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Fair treatment for labour-hire employees

From the 28 June 2020, the Government passed the Employment Relations Triangular Employment Amendment Act.  This allows an employee of a temp or agency company who is working for you to include you in a personal grievance.

What is triangular employment

Triangular employment is a labour-hire model where the employer (the agency) arranges for the employee’s placement or assignment with a third party, also known as the controlling third party.  The controlling third party directs or controls the employee’s day-to-day work and the employee performs their work for the benefit of the third party until the arrangement ends.

In most cases, issues arise from the controlling third party (you) and the purpose of the legislation is to ensure that employees employed by one employer but working under the control and direction of another business or organisation are not deprived of the right to be covered by a collective agreement and also to have the right to lodge a personal grievance.

In the past, employees could only bring a personal grievance, such as harassment or discrimination, against their employer, the labour-hire company.

What does this new law allow?

The new law now prohibits third party employers to deal with labour-hire and temp contract workers as disposable labour, where they can no longer be subjected to unfair behaviour.  The new law allows either the employee or the employer to apply to the Employment Relations Authority to join the third party to a personal grievance claim.  An employer may decide to include you if it was your actions that lead to the PG claim.

3 Traps

  • Treating these employees as disposable or as second class labour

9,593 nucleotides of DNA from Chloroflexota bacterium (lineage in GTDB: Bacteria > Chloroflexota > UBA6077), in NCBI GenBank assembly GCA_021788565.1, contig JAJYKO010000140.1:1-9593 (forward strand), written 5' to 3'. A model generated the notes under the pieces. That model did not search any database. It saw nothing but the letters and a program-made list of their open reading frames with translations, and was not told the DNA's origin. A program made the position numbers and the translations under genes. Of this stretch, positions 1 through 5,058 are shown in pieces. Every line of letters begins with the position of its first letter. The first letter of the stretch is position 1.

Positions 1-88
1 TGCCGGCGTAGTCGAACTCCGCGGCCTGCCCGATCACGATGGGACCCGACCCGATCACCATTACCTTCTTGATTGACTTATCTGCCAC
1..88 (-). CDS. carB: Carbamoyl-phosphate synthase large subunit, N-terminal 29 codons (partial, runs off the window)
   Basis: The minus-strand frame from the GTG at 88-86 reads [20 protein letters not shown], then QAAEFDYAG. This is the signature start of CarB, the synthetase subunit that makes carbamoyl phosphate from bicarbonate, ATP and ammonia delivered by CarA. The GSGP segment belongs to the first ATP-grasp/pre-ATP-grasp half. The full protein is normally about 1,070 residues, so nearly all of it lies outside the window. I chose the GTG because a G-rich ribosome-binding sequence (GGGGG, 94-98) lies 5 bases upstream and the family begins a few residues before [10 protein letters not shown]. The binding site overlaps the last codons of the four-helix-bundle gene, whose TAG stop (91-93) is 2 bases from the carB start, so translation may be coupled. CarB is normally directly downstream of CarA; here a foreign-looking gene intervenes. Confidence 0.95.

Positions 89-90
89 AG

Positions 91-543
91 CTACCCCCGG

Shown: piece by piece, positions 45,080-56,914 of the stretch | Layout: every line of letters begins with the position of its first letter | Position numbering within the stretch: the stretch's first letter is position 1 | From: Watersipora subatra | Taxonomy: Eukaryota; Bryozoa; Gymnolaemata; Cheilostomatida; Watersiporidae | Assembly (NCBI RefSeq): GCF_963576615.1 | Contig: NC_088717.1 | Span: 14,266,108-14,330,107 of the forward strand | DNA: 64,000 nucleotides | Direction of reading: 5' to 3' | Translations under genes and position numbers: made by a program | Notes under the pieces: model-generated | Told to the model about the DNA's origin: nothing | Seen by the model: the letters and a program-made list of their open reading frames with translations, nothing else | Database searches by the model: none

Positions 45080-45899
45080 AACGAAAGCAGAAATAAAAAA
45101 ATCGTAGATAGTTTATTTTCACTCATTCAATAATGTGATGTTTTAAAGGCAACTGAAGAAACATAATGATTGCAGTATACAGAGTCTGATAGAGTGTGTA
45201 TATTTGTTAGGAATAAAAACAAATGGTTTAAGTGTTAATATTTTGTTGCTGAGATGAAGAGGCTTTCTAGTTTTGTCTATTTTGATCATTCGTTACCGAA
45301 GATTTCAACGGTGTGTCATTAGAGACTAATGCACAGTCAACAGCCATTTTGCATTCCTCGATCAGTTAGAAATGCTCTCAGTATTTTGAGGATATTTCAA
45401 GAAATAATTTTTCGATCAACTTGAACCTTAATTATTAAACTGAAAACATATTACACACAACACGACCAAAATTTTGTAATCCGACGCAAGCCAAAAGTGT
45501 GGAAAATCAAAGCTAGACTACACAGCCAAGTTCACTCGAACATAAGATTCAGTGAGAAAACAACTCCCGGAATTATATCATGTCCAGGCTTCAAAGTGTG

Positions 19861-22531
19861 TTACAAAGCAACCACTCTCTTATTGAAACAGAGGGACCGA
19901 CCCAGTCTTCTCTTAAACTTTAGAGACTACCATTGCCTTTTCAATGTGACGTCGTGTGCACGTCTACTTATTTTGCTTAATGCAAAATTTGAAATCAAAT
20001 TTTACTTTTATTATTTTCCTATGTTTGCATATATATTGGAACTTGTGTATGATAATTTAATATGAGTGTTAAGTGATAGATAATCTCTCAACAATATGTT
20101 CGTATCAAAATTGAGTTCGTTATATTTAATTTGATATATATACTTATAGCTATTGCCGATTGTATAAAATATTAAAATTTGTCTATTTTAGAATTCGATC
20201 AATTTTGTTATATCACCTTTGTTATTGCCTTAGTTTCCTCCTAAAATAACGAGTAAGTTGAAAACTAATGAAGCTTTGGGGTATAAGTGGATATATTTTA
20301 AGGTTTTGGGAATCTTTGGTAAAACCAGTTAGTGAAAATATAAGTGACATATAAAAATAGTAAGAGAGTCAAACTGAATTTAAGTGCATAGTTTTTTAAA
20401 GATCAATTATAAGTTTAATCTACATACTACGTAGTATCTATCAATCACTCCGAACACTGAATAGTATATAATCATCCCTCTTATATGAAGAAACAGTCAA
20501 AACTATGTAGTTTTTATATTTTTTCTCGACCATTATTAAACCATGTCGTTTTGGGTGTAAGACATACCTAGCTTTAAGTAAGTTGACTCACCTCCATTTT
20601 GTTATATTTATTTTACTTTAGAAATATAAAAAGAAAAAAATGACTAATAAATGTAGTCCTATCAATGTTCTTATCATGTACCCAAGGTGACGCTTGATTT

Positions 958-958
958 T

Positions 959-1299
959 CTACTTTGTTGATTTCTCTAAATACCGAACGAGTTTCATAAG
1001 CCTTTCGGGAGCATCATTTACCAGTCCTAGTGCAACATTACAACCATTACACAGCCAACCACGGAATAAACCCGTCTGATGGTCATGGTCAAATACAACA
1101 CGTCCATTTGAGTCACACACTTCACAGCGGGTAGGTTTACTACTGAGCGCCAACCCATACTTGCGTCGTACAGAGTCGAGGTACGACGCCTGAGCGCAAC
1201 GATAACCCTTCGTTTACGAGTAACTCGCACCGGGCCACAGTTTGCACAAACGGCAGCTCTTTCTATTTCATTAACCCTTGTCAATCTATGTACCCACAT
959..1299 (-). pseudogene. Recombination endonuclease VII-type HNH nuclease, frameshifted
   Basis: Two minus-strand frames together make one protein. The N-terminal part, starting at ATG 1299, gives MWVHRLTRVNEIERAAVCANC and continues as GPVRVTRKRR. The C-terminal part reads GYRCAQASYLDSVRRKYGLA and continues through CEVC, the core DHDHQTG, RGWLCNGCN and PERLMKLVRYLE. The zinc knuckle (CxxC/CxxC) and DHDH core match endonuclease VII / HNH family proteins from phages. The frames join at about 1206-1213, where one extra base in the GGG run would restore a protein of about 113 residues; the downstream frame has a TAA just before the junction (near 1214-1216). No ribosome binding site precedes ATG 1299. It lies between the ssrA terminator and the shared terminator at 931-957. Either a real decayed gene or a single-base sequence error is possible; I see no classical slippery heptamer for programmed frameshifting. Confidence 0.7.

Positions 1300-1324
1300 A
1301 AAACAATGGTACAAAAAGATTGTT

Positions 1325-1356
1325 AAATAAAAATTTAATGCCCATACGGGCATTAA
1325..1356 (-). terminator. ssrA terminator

• Not being clear about what you would like these employees to do.   Constantly changing your mind about the standards that you expect from these employees creates issues.  
  • Not involving the agency in your decisions about these employees

5 Ways to avoid these traps

1. Read the contract that you have with the agency carefully before you start the temp agency person. Make sure that you are clear about your role and their role. 

Ask yourself, how will I deal with any performance or personality issues or incidents at work at your work if that is not clear?  If it is not clear, have a conversation with the agency to clarify how you will deal with issues going forward.  This is preparing for the worst situation.

Hopefully it will not occur.  It is a fail-safe way of making sure that you understand your role and they understand their role.  Any misunderstandings between the two parties who have signed the contract or agreement are tidied up quickly.

2. In the past, some employees have treated agency or temporary workers as disposable labour.  If it doesn’t work out, they ring the agency and said, provide me with another person.

There can be a lack of communication with the employee or even with the agency about the performance or the personality problems that have arisen.